• atlantic mackerel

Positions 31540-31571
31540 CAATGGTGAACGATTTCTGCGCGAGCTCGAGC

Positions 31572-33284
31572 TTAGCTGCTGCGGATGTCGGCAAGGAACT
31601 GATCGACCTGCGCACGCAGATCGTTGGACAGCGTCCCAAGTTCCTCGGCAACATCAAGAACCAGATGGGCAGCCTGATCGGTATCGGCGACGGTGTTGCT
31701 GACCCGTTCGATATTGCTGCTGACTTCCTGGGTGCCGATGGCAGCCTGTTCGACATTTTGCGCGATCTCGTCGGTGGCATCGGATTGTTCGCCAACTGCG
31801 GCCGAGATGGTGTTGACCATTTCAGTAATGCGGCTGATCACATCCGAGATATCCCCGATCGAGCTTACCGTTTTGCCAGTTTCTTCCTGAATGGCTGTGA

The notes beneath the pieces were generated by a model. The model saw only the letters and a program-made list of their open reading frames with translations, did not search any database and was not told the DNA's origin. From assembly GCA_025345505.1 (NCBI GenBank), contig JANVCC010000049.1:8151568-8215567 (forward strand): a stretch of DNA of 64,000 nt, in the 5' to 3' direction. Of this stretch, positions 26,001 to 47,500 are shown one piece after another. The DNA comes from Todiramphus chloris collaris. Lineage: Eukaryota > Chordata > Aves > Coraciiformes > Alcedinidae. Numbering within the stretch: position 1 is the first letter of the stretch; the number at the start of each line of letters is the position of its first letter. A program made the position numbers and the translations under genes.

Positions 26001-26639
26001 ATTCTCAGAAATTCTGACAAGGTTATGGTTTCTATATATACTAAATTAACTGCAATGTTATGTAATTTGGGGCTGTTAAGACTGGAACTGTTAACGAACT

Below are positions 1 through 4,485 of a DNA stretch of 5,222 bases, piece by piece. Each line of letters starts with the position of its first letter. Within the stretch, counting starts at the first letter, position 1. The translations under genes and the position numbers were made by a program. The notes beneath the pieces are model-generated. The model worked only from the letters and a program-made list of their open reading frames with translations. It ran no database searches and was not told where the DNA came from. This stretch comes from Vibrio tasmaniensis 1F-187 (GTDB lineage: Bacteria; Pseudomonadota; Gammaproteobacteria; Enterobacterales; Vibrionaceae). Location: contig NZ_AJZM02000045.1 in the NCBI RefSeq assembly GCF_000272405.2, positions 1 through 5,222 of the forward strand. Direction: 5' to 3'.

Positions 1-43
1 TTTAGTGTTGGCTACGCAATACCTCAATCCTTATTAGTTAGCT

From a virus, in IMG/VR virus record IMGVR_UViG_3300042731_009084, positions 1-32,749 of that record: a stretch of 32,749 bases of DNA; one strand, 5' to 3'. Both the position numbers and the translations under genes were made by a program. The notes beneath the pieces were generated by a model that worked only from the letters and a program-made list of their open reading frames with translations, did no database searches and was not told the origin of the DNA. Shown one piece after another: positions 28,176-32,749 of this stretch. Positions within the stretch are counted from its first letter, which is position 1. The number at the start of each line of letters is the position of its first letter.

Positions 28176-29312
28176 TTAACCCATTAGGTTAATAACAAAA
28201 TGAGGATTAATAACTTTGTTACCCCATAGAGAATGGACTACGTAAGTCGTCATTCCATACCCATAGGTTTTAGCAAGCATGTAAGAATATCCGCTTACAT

scomber scombrus Atlantic mackerel is easily recognized by its blue/green tiger-like back stripes. It has an average length of about 30 – 40 cm, although it can grow up to 70 cm. Mackerel is a fast swimmer and needs to be in constant motion in order not to sink, as it doesn’t have a swim bladder. Atlantic mackerel is a predatory fish that feeds on krill, crustaceans, small fish and is even prone to cannibalism. It is a migratory fish. It spawns just east of the Irish coast during spring then migrates north-west towards Iceland in the early summer. In late summer to early fall it moves eastward towards Norway. From fall to winter the it travels south along the Norwegian coast to the North Sea. During the winter it heads back west to the Irish coast for spawning. Consequently, Atlantic mackerel is always close to the Faroe Islands during its annual migration. A female mackerel can spawn up to 450.000 eggs in a single spawning season. The hatching time depends on sea temperature. Most Atlantic mackerel spawn in temperate waters at about 9 – 12 °C. At this temperature hatching usually takes about a week. The newly hatched larvae are incapable of swimming, instead, they drift with the pelagic current for a month. Then enters the post-larval stage. At night the young mackerel go to the surface to feed, during the day they descend deeper into the ocean to avoid natural predators. After approx. 40 days the Atlantic mackerel has grown to about 5 cm in length. At this stage, the young mackerel as taken on the distinct mackerel shape and colors, and they join other mackerel in the annual migration. Atlantic mackerel reaches sexual maturity at 2 years of age and can live up to 17 years. Credits: Marine Stewardship Council – Mackerel 2019Wikipedia – MackerelVardin SeafoodsDownsizer